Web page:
So yeah, there’s more scat-sleaze than real sleaze in this one, so if you’ve ever hankered to read about a guy who is kept nude in a cage for eight years and must always piss and shit on the floor, you’re definitelly gonna want to run out and get a copy of Cage A Man. And yeah, late spoiler alert, but Barton’s here for years and years…but the years are almost casually dispensed in the narrative. Barton’s caught, confused in his cell, then a page or so later we’re told that he figures, by the length of his beard and hair and such, that he’s been here for a few years.
But first we do have some of that hanky-panky; soon after awakening at the beginning of the novel, Barton encounters fellow captive Limila, a nude alien beauty who looks like an Earth girl, save for having only six fingers and toes, and double rows sharklike rows of teeth…and also her breasts are lower on her ribcage. She wants some sex with Barton posthaste – she has limited English because she’s been a captive for longer and has met more Earthlings – and Barton gives her the goods, though as mentioned it’s off page. And that’s it for Limila until later in the novel, which makes it quite odd that Busby will ultimately spend so much time developing this soap opera romance between she and Barton. In fact the entire second half of Cage A Man concerns Barton’s realization that he’s in love with Limila.
After this boffery Barton is placed in his own special cell, which is nothing but an empty room with a floor that you can relieve yourself through, and he’ll stay there for years and years. Oh and also occasionally food – a sort of mush – will pour through the also-pourable walls, and Barton will have to put his face up to it to eat. There is quite an off-putting vibe about Cage A Man, what with this nude and dirty guy crapping and pissing in a cell and lapping mush-like food off the wall. In a way the novel practically captures the entire gross, burned-out bummer vibe of the post-Altamont early ‘70s era, or maybe that’s just me.
This goes on for a long time and Barton develops “hallucination” skills, in which he sits in a corner and visualizes things in his mind, thus making the years pass by quickly. The never-seen aliens keep screwing with him, though, like at one point sending a Tilaran woman into his cage – not Limila, but of the same alien species, with the low-hanging jugs and six fingers and whatnot. This whole bit is weird with the two engaging prompty in (mostly undescribed) sex and eventually the alien gal becomes…pregnant! And Barton, unable to deliver the ensuing baby, has to break the girl’s neck to end her misery and pain! After which she vanishes, the aliens clearly having watched all this from their hidden place but never interfering to help.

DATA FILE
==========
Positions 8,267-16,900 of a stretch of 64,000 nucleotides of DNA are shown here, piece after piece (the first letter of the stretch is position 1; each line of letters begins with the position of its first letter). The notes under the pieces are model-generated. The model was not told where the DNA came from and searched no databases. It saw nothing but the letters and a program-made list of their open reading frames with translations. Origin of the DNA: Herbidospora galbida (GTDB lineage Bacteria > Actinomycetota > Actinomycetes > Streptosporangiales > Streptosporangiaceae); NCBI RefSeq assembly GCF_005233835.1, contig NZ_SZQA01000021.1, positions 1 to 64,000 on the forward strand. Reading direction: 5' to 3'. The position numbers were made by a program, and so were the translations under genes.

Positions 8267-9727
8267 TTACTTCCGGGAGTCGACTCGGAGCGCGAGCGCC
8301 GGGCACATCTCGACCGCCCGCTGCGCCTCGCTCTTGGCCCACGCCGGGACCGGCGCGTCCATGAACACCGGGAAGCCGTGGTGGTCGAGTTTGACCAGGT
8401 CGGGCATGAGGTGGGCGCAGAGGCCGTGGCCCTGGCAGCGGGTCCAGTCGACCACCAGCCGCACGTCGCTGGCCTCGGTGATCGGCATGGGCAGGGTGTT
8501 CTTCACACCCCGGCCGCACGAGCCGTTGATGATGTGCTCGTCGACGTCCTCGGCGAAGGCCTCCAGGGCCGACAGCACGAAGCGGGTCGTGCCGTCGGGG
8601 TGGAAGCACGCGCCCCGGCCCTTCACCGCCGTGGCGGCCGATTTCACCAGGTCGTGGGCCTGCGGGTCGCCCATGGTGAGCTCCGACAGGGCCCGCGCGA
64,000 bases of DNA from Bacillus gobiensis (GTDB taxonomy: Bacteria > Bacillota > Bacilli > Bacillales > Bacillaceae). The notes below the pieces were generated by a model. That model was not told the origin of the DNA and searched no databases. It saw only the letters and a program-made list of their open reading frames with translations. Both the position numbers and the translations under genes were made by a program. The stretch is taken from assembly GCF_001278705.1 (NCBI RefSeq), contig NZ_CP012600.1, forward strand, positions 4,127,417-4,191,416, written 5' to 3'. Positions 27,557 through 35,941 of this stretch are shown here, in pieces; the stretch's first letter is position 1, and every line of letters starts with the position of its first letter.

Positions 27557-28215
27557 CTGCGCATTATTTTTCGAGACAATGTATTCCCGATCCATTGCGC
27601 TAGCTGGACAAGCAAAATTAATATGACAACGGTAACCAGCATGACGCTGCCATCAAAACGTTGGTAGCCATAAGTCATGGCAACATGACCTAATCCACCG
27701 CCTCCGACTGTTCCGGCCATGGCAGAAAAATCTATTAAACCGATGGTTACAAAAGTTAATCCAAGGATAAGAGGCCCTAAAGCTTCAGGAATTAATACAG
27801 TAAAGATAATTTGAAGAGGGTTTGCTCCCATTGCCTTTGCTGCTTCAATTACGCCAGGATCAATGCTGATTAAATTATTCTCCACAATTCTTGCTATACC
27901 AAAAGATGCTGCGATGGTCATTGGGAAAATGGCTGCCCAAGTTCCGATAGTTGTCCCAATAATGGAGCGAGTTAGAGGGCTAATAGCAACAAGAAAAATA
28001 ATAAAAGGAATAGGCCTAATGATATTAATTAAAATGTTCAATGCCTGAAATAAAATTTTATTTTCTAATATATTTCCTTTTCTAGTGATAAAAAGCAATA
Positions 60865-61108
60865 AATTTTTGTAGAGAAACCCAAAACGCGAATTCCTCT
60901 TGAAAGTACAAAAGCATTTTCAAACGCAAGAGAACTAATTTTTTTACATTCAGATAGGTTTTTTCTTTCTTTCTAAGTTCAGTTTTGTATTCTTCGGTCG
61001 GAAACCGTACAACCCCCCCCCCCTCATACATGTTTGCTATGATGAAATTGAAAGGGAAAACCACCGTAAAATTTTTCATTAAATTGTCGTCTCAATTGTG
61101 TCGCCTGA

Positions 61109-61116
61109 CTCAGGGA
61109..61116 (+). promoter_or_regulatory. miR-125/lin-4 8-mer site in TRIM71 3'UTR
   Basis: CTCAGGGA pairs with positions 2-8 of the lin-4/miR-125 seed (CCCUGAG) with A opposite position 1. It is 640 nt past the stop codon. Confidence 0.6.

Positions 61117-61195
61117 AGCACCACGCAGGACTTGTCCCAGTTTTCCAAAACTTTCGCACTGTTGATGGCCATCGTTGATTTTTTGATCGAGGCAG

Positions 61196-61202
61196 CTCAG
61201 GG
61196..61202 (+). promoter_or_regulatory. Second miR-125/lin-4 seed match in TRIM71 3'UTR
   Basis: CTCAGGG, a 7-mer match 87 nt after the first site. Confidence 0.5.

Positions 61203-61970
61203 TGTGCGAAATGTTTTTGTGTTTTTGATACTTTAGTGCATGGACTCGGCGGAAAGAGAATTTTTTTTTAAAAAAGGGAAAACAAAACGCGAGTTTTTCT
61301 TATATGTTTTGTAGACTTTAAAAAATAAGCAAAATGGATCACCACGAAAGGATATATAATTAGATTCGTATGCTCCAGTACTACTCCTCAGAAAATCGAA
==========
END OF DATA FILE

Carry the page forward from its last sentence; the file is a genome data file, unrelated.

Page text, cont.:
It goes on…like eventually the aliens start trying to teach Barton their language, via some sort of projection on the wall. He also gets a glimpse of them: humanoid lobsters, basically. And their whole schtick is, they consider themselves the only true thinking creatures, and all other aliens they encounter are “animals.” But, if these lobster creatures, ie the Demu, find an “animal” that can learn their language, then that alien becomes Demu – complete with forced surgery to remove/add various bodyparts so that they look like Demu. Now that’s some freaky and weird stuff, which basically sums up the whole vibe of Cage A Man.
The Leigh Brackett similarities are in how Barton is a hero who refuses to bend his knee; he fights the Demu relentlessly. The similarities become even more pronounced when Barton manages to escape and runs roughshod over the planet – plus even more Brackett similarities here, as there’s no real concern over “science” in this part, ie how Barton can even breathe on this alien planet. But Barton gets hold of a few of the Demu, learning to his satisfaction that their hard exterior shells are very breakable, and he starts breaking arms and limbs and – most memorably – eating some of the “lobster meat” within.
But this hard edge is lost when Barton gets in a Demu spaceship, and it all just becomes rather juvenile in tone; Barton’s able to take off and fly this thing with rudimentary instructions, and also manages to free Limila and two of Barton’s fellow Earthling captives. But all three of them have been surgically changed by the Demu, so there’s a lot of body horror stuff afoot. Barton also makes off with the apparent leader of this research facility, and the leader’s “egg child,” a little Demu that Barton eventually takes a liking to – despite breaking “her” arm on first meeting and later threatening to eat her.